Creating member variables with and without self.?


For classes, what is the difference between creating a member variable condition below (which doesn't have self. part) vs. using self.condition variable in the function drive_car below? My intuitive understanding was that we set all the self. variables in the __init__ function so that it's accessible even outside that func. Since the variable condition is created outside any func/method I thought you don't need the self. part? What am I not getting here?

class Car(object):
    condition = "new"
    def __init__(self, model, color, mpg):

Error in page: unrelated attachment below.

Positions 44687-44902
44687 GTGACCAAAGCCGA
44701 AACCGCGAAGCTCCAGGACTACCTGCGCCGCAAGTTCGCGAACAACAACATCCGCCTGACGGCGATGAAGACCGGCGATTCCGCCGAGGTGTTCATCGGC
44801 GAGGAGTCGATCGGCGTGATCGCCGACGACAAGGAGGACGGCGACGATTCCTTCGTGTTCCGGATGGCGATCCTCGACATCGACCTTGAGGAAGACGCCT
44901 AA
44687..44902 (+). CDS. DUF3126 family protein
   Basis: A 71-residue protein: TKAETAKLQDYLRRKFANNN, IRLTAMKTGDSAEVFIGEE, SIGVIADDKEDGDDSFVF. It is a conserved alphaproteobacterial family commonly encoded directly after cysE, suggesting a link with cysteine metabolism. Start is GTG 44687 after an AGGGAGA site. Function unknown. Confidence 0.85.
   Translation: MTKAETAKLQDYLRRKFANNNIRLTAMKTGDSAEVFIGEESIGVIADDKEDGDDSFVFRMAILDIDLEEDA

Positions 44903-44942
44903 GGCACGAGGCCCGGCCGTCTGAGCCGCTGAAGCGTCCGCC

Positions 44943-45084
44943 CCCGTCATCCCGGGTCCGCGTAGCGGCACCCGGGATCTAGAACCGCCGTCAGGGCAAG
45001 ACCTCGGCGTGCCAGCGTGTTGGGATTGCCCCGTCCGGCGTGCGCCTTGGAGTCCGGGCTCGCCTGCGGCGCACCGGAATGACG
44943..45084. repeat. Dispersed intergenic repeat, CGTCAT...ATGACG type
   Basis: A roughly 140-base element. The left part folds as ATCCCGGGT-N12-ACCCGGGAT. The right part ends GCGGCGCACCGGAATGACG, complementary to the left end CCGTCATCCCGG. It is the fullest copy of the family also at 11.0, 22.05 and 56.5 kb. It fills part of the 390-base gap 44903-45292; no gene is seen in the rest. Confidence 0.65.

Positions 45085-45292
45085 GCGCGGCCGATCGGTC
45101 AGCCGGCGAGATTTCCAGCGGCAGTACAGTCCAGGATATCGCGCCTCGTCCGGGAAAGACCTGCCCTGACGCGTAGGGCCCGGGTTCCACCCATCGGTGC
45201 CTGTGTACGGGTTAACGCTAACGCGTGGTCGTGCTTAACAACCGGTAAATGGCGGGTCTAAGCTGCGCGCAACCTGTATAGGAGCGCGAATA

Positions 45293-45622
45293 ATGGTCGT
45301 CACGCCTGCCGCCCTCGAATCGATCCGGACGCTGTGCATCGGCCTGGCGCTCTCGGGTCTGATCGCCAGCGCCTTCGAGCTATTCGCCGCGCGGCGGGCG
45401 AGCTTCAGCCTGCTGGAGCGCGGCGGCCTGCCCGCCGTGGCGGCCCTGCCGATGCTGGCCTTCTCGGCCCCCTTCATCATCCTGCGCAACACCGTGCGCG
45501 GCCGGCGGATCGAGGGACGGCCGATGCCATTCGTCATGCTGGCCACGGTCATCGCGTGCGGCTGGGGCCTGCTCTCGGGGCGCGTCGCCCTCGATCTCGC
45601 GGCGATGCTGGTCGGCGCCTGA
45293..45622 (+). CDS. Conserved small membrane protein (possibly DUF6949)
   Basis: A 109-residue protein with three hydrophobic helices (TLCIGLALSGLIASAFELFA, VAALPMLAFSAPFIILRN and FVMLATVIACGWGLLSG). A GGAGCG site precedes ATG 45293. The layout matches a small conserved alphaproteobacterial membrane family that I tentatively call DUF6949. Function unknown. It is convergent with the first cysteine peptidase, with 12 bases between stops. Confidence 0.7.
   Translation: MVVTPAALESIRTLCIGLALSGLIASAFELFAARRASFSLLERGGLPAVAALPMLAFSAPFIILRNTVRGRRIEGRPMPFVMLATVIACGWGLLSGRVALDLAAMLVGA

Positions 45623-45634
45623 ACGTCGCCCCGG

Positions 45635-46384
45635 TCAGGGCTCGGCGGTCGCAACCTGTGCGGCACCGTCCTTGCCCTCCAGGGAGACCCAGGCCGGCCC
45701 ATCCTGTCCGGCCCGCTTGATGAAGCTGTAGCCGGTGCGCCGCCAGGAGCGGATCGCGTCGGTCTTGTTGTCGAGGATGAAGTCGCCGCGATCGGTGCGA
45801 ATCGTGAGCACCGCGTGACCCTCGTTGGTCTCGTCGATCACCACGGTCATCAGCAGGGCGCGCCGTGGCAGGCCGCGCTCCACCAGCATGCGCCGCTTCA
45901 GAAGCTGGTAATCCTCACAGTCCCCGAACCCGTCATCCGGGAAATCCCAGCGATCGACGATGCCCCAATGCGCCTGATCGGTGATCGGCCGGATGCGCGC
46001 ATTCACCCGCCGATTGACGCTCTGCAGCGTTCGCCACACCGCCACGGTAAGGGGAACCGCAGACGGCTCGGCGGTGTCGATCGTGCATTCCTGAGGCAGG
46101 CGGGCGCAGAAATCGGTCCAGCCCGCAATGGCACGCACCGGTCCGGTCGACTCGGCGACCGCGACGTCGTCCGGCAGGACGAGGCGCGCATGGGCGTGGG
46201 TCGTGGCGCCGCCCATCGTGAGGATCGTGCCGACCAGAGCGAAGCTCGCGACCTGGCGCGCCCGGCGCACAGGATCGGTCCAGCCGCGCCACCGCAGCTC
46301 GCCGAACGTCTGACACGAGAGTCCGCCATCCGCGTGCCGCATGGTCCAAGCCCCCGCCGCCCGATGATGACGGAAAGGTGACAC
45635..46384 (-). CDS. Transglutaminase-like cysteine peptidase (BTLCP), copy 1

self.model = model
        self.color = color
        self.mpg   = mpg
    def display_car(self):
        print "This is a %s %s with %d MPG." % (self.color, self.model, self. mpg)
    def drive_car(self):
        self.condition = "used"
        return self.condition

and a side question, when I tried the part below it gave me an error. What's the reason?

    def drive_car(self):
        return self.condition = "used"


condtion is a class variable attached to every instance. When the instance refers to it in a method, it is treated as a member variable so needs a self context reference.

Since the method has access to the condition variable, the method above will have no return value, just the new assignment.

self.condition = 'used'

The error, btw is, returning a statement. We cannot return a statement, only an expression or object.


This topic was automatically closed 7 days after the last reply. New replies are no longer allowed.